The underlying understanding was that the World Design Summit Meeting, in order to have any impact or justification, had to be an ongoing process with additional meetings on the horizon and continuing projects to ensure continuity.
As difficult as such an effort is, having to overcome the particular agendas, cultures and viewpoints of the many different parties, it has been a very enlightening and productive experience.
The transformation of Icograda to ico-D reflected our dedication to increased integration of the international design community. The World Design Summit is predicated on an even wider integration, reaching beyond designers to collaborate closely with other design disciplines, including architecture, landscape architecture and planning. While pre-2013 attempts to more closely collaborate within the design professions fell frustratingly short, this current effort proved more successful. Very close working relations, and trust, developed between ico-D, IFLA and IFHP, empowering us to go forward. Very positive cooperation also ensued with key international design representatives, including BEDA, IxDA, SDN and Cumulus. Collectively, this enabled realisation of the first desired achievement—the consolidation of the design-side of the Summit table. Working together, in a structured process, the World Design Summit Declaration was drafted—a landmark statement that will drive future efforts.
The reason that this effort of consolidation succeeded when previous efforts failed is, I believe, based on the mutual trust that has developed between the participants. Though each has its own agenda, short-term objectives and culture, we all approached this effort with confidence and generosity, understanding that a collective success in generating ongoing dialogue with the non-design international entities would bring enormous benefits to our community. And this is only possible through consolidation and speaking with a collective voice.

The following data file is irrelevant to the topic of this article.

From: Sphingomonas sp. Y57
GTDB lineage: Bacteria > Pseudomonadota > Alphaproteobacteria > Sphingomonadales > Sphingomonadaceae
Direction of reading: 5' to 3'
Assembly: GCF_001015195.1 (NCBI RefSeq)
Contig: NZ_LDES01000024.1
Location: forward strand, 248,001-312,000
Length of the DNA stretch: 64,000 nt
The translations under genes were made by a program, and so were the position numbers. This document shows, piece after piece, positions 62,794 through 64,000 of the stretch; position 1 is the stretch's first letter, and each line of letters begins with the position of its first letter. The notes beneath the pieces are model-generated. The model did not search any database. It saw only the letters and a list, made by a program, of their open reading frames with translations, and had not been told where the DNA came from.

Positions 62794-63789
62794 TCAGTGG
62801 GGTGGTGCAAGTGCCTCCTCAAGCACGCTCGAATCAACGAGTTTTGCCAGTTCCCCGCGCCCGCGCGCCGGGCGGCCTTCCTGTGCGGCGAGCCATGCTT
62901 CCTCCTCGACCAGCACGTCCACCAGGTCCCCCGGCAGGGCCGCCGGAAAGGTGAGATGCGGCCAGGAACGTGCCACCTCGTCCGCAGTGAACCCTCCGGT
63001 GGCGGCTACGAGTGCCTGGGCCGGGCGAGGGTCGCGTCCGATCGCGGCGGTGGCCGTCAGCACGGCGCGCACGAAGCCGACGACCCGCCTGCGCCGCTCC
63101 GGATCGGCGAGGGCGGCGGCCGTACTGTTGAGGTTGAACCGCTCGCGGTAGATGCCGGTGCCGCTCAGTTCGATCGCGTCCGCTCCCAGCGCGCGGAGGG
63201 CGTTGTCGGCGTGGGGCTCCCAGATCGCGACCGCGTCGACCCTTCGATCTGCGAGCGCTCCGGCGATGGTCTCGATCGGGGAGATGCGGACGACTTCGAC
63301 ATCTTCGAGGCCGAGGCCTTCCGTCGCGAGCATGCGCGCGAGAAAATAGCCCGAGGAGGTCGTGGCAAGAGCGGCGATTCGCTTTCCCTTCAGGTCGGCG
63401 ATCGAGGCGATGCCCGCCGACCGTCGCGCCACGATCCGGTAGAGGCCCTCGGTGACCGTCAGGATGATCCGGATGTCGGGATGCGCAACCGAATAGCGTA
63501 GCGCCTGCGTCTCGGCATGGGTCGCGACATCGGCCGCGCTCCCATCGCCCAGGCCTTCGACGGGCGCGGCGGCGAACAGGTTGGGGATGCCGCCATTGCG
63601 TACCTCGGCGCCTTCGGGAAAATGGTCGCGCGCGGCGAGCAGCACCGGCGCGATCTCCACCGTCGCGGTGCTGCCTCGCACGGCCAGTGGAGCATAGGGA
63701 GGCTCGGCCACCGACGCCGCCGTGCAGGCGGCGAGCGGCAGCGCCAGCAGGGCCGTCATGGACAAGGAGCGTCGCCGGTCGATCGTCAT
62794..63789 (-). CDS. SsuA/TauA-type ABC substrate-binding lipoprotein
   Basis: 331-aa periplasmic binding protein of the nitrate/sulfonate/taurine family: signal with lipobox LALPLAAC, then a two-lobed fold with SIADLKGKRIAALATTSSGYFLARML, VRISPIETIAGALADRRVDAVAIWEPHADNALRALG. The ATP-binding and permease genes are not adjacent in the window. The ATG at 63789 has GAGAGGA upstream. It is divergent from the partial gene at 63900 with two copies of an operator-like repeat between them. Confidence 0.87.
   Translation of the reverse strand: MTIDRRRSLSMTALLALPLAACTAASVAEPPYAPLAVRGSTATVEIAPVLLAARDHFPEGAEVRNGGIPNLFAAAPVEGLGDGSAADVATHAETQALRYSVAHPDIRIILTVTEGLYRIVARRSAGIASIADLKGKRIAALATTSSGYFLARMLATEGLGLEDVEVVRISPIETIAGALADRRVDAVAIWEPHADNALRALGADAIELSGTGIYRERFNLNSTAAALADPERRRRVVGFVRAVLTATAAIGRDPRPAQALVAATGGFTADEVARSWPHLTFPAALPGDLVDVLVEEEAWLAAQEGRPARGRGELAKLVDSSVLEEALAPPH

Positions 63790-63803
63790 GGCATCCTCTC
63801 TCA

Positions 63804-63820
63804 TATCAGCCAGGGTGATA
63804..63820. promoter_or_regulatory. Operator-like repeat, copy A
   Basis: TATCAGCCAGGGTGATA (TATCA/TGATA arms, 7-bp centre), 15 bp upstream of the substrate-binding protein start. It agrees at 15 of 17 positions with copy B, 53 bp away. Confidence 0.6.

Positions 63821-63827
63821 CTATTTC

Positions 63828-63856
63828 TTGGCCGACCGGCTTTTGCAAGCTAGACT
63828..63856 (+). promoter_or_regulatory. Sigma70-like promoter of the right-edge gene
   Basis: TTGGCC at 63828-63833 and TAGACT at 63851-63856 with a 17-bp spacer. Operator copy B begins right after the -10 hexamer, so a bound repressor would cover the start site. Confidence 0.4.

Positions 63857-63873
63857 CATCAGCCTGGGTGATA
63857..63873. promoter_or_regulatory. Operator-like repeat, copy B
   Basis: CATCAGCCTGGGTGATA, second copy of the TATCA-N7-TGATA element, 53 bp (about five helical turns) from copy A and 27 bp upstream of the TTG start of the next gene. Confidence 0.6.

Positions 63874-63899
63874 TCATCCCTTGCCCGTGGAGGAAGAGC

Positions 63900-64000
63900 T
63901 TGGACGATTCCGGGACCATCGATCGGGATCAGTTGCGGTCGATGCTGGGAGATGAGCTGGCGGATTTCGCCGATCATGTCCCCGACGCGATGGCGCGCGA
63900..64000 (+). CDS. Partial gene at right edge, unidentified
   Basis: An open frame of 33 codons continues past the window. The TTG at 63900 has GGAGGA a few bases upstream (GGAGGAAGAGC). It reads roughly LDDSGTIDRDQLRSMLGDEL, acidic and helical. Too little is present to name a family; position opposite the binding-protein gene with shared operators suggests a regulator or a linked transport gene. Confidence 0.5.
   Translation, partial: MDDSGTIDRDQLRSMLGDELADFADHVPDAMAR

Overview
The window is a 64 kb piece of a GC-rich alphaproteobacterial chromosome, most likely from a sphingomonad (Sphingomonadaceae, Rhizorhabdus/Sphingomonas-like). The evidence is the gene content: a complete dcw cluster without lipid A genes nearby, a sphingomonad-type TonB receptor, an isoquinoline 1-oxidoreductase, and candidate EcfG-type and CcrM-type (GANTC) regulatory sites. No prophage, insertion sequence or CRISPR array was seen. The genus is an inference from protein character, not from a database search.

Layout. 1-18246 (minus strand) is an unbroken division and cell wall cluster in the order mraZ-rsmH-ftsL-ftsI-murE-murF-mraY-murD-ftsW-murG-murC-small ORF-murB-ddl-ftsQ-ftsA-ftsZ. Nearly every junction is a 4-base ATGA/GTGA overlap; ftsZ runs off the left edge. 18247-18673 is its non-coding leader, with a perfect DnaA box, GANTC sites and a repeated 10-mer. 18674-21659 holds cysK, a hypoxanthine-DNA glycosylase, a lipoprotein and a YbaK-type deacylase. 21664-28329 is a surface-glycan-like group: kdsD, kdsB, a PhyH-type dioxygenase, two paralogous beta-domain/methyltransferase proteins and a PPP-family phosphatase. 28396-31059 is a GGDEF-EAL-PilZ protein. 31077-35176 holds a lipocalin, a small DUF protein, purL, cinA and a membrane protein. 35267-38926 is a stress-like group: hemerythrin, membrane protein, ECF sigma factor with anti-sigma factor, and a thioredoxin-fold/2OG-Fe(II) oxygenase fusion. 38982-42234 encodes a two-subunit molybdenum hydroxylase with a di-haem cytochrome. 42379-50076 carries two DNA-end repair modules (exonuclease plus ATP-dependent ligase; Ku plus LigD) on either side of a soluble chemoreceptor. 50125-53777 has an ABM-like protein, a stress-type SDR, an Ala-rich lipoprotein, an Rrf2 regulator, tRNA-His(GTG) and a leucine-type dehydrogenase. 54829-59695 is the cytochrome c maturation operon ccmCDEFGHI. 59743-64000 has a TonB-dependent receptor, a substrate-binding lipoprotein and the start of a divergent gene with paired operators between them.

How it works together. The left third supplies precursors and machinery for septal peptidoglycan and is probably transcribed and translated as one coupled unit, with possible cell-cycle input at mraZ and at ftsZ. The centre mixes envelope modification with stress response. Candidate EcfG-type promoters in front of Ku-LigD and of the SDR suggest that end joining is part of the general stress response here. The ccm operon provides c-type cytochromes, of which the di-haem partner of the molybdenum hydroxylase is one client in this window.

In the committee discussions, it quickly became clear that we have an enormous amount of overlapping agreement on many issues. We have particular positions that can differ in nuance, based on our particular agendas, but we quickly found that celebrating these differences added to the robustness of the statements we crafted together.
This consolidation and expression of common cause is a reaffirmation of ico-D’s stated strategy of increased collaboration, in terms of the multidisciplinary format of our own organisation, and expanding collaboration with associated disciplines. By acting together we are stronger and deliver greater value to our Members.
The Summit Meeting process also progressed in terms of the non-design side of the table. Working relationships developed with UNESCO, OECD, UN Habitat, UNEP and others. These organisations recognise the need to work with the design-side community, but can only do so when dealing with a consolidated effort. They recognise the Design Summit as an avenue for such dialogue.
The October Summit Meeting in Montréal will be a success as
it will launch an historic process. The Declaration reflects this success and the potential of ongoing collaboration. In terms of ico-D, we see the Declaration as the expression of the aspirations of all our Members, and our Member’s members. This is, we believe, the delivery of tangible value and a worthy investment of our focus and resources.
The next Summit Meeting will be an even more important milestone.
The first reality-altering objective of consolidation of the design-side of the Summit table has been achieved. The second objective of developing the dialogue with the non-design side has been initiated. Full realisation is now the objective for the next two years.
We urge our Members to widely circulate the Declaration once ratified. We expect that several of the projects will be initiated, offering additional opportunities for Member participation and benefits.